PHUKET: When I first arrived in Thailand more than 20 years ago, I was filled with excitement and a sense of adventure. I was eager to learn the language and immerse myself in a new culture. I did just that. I explored every crevice of this amazing country and its dramatic landscapes by train, bus and
motorbike. I filled myself with every exotic plate of street food available, learned to communicate on a pretty reasonable level and worked alongside my host community.
But after the honeymoon phase was over, thoughts of my friends and my family back in the UK slowly but increasingly occupied my mind. “Why?” I asked myself. After all, wasn’t I the one who wanted to get away from the dark, cold, grey winter nights, dreary soap operas and reality TV, the obligation of visiting family members on the weekends, the loud mob youths and swearing customers in the pub? What was it that I was hankering for? What was causing these pangs of homesickness?
For me, it all began when my first son was born. I started to miss my friends and family back home in Blighty. I craved the support of my family in raising my son and desperately wanted them to be more involved in his upbringing.
I felt that we were missing out on important celebrations: birthdays, Christmas, weddings and the birth of my niece and nephews. So, I figured that I had two choices: stop complaining and go home; or stop complaining, take on the challenge and make it work here. I decided to make it work here.
I invested time in organizing baby groups, I met a new circle of friends – and I am grateful that most of them are still in the country. I set up a small business to keep myself busy (as if raising a child was not enough). I gave myself time to adjust.
Homesickness affects us when we move to a new location and experience new people, situations and demands to which we are not accustomed. Homesickness comes from our innate need for love,
protection and security. We don’t always get these feelings and qualities in a new environment, and are left feeling a sense of loss, almost like grief, with real physical and emotional symptoms. It’s quite normal and most people bounce back from it over time. Others find this loss quite intense and may need to seek support.
Here are a few tips for battling homesickness:
MAKE NEW FRIENDS
Get out and make new friends. Join a social group such as Internations, make friends on Chicky Net, or if you are feeling really homesick go and hang out with your kindred spirits at one of the numerous expat bars or pubs on the island.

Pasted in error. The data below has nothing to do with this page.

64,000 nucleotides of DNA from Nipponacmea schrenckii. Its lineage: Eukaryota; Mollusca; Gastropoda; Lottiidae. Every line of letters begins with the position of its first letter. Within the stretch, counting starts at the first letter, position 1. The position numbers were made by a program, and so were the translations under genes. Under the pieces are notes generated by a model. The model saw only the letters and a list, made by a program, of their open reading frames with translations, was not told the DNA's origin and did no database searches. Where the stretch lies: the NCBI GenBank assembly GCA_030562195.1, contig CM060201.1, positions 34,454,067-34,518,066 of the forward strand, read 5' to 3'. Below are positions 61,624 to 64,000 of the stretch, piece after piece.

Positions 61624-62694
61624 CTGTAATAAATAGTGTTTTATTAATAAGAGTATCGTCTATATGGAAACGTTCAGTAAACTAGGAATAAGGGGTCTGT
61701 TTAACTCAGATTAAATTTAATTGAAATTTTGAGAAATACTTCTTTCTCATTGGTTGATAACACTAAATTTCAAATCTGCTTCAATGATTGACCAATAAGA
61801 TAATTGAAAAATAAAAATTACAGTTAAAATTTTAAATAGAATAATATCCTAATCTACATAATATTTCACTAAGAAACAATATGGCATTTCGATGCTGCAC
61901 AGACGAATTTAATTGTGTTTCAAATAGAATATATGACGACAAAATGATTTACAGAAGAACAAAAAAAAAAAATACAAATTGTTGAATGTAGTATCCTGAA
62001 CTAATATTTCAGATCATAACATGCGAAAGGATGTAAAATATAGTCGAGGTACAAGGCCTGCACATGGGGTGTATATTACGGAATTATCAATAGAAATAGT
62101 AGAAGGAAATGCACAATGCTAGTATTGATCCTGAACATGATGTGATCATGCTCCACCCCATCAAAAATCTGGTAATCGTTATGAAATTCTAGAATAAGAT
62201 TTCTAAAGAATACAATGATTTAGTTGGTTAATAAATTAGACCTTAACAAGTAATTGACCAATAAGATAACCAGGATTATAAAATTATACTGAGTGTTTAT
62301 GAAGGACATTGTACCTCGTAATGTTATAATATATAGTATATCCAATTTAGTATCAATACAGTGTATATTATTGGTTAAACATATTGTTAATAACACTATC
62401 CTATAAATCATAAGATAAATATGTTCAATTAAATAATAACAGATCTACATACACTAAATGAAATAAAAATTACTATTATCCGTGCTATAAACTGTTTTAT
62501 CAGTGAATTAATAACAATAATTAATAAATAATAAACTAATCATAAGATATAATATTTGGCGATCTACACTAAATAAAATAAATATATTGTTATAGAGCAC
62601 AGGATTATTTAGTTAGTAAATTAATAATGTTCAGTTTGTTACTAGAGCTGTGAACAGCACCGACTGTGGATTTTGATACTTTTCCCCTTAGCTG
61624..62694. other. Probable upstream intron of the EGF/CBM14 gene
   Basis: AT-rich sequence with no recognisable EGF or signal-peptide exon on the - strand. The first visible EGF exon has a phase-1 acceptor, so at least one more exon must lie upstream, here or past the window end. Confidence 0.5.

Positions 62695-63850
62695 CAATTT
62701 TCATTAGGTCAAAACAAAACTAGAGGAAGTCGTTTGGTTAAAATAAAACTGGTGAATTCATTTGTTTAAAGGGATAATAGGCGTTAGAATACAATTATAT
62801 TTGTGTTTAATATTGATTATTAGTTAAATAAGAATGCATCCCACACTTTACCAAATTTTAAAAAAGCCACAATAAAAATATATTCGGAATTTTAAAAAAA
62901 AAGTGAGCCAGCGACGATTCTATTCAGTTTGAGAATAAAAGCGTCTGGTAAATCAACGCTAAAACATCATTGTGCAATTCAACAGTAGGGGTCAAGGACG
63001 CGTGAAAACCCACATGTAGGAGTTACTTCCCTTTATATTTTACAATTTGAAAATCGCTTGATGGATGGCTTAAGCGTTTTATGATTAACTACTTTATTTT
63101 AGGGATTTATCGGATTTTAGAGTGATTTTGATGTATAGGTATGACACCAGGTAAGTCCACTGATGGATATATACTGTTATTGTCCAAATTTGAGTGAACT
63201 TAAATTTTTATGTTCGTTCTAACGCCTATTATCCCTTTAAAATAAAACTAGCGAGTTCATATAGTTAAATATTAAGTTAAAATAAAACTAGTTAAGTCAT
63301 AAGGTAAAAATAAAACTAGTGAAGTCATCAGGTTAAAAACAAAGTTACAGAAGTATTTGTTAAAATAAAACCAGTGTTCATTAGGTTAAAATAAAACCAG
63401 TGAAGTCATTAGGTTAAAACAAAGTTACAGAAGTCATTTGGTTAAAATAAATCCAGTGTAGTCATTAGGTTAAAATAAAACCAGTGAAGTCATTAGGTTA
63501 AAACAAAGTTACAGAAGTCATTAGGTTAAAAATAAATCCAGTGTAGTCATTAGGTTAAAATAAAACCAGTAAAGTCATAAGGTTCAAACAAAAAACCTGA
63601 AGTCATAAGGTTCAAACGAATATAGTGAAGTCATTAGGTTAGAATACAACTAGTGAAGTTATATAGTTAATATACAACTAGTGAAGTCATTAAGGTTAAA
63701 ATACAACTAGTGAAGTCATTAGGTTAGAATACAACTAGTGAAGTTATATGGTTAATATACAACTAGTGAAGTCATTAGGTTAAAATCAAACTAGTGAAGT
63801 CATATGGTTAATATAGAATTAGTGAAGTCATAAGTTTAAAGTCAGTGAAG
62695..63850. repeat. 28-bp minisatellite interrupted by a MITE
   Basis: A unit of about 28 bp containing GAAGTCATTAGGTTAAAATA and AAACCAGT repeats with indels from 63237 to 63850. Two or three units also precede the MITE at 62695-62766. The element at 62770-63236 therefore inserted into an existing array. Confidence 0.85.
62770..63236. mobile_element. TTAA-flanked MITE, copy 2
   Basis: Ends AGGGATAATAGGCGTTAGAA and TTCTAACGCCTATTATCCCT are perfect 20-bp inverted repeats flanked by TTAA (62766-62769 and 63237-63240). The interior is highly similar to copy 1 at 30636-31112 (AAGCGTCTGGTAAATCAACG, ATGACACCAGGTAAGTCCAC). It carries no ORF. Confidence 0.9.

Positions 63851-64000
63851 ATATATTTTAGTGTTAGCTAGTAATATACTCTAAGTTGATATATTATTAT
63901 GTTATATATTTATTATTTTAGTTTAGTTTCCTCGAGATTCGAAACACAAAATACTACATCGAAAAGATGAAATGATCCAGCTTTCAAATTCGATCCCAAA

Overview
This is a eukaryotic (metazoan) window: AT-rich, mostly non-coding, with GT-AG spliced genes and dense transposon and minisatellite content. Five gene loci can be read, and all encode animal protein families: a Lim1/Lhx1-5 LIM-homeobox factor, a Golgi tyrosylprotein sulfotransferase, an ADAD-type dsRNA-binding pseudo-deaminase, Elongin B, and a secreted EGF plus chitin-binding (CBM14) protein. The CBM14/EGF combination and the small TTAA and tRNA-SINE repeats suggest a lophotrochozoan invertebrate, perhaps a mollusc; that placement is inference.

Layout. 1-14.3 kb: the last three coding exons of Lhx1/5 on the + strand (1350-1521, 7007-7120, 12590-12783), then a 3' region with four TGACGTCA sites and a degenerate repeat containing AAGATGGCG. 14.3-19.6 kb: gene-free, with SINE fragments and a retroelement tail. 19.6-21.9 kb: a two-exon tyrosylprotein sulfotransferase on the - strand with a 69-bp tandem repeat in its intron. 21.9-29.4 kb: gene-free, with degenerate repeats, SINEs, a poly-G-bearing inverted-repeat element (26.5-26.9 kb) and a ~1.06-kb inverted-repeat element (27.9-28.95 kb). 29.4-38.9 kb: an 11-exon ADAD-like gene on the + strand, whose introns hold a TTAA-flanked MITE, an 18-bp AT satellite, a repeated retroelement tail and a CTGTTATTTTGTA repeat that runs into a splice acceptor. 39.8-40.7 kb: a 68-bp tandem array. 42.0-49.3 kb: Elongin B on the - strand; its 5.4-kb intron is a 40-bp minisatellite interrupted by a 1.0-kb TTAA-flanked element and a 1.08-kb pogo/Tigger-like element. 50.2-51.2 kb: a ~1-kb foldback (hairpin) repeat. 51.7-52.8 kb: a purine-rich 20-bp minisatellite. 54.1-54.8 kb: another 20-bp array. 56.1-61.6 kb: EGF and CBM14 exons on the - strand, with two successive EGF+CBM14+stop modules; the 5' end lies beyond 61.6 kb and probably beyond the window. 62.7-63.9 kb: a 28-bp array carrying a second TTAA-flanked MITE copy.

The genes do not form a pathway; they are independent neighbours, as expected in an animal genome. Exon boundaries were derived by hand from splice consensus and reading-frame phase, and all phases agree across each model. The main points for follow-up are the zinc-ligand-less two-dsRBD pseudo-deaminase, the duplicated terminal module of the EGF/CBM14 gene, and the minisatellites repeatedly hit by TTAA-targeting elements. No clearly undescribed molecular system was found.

Sports clubs such as Thanyapura or Royal Phuket Marina offer numerous classes and social events, which enable you to both get fit and make new friends. Join a local boxing club, the Ao Chalong Yacht Club or create a new club and promote it on Meetup or Linkedin.
Business associations like AMCHAM or The International Business Association of Phuket are great
avenues for connecting with people for both work and social purposes.
Ladies can become involved in the Phuket International Women’s Club and I believe there is a Grumpy Old Men’s Society to boot. Check out volunteer opportunities. Become more involved in your children’s school.
By staying social and meeting new people with similar interests, we can ward off our feelings of loneliness. Sharing your feelings with people who understand or who are going through the same situation can be helpful.
POSITIVE SELF TALK
It takes a bit of time to get over homesickness. Recognize this and give it time. Push away negative thoughts and replace them with more helpful messages. Instead of saying “Phuket is not right for me. I need to go home,” you might try saying “Phuket has some challenges. I need some more time to adjust. These feelings are normal”. By embracing new ways of thinking, you are likely to decrease your feelings of homesickness.
Take the bull by the horns. Learn a new hobby. Learn to sail, golf or box. Volunteer to work at one of the island’s numerous charities. Getting your work completed, completing chores around the house, doing anything that keeps you productive and focused will help you ward off feelings of isolation and loneliness.
REALIZE THAT IT’S NORMAL
All of us have had times when we have felt lonely. Stay on top of it. Try and look forward to all the new opportunities Phuket has for you.
So, the takeaway is, yes, we all miss certain aspects of being away from home. We miss it because there are some things that we love and are attached to. What we can do is try and reduce the intensity to which we feel homesick. Learning new skills can help us deal with our emotions and other people.
Look forward to what is ahead of you. Focus on breathtaking new experiences. Remember that you only have one life, so make the most of it.
— Rita Dobson